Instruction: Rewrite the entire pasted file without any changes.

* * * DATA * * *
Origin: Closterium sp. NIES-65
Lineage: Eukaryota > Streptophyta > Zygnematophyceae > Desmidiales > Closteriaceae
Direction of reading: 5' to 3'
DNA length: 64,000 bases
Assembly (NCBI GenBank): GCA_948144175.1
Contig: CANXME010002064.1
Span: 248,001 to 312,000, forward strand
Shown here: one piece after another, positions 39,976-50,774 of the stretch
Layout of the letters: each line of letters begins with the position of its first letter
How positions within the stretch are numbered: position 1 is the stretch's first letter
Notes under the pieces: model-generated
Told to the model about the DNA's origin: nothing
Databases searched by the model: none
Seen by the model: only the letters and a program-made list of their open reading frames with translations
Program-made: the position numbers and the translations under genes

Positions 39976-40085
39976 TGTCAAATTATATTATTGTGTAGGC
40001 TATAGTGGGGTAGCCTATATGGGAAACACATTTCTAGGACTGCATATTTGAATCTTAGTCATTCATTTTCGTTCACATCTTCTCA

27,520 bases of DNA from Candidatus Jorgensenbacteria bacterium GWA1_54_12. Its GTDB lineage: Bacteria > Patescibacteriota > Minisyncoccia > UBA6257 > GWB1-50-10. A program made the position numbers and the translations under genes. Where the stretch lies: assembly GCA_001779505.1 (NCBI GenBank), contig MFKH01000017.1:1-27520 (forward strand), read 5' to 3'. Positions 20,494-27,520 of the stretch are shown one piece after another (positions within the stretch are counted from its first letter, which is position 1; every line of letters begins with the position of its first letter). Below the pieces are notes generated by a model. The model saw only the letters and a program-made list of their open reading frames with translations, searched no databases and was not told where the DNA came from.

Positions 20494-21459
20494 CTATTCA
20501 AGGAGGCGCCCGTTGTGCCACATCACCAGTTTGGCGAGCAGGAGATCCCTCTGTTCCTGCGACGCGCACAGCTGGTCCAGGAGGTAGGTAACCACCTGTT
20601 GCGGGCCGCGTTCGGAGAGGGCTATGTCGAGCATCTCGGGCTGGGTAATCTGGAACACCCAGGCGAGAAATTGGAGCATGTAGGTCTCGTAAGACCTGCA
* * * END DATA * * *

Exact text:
Origin: Closterium sp. NIES-65
Lineage: Eukaryota > Streptophyta > Zygnematophyceae > Desmidiales > Closteriaceae
Direction of reading: 5' to 3'
DNA length: 64,000 bases
Assembly (NCBI GenBank): GCA_948144175.1
Contig: CANXME010002064.1
Span: 248,001 to 312,000, forward strand
Shown here: one piece after another, positions 39,976-50,774 of the stretch
Layout of the letters: each line of letters begins with the position of its first letter
How positions within the stretch are numbered: position 1 is the stretch's first letter
Notes under the pieces: model-generated
Told to the model about the DNA's origin: nothing
Databases searched by the model: none
Seen by the model: only the letters and a program-made list of their open reading frames with translations
Program-made: the position numbers and the translations under genes

Positions 39976-40085
39976 TGTCAAATTATATTATTGTGTAGGC
40001 TATAGTGGGGTAGCCTATATGGGAAACACATTTCTAGGACTGCATATTTGAATCTTAGTCATTCATTTTCGTTCACATCTTCTCA

27,520 bases of DNA from Candidatus Jorgensenbacteria bacterium GWA1_54_12. Its GTDB lineage: Bacteria > Patescibacteriota > Minisyncoccia > UBA6257 > GWB1-50-10. A program made the position numbers and the translations under genes. Where the stretch lies: assembly GCA_001779505.1 (NCBI GenBank), contig MFKH01000017.1:1-27520 (forward strand), read 5' to 3'. Positions 20,494-27,520 of the stretch are shown one piece after another (positions within the stretch are counted from its first letter, which is position 1; every line of letters begins with the position of its first letter). Below the pieces are notes generated by a model. The model saw only the letters and a program-made list of their open reading frames with translations, searched no databases and was not told where the DNA came from.

Positions 20494-21459
20494 CTATTCA
20501 AGGAGGCGCCCGTTGTGCCACATCACCAGTTTGGCGAGCAGGAGATCCCTCTGTTCCTGCGACGCGCACAGCTGGTCCAGGAGGTAGGTAACCACCTGTT
20601 GCGGGCCGCGTTCGGAGAGGGCTATGTCGAGCATCTCGGGCTGGGTAATCTGGAACACCCAGGCGAGAAATTGGAGCATGTAGGTCTCGTAAGACCTGCA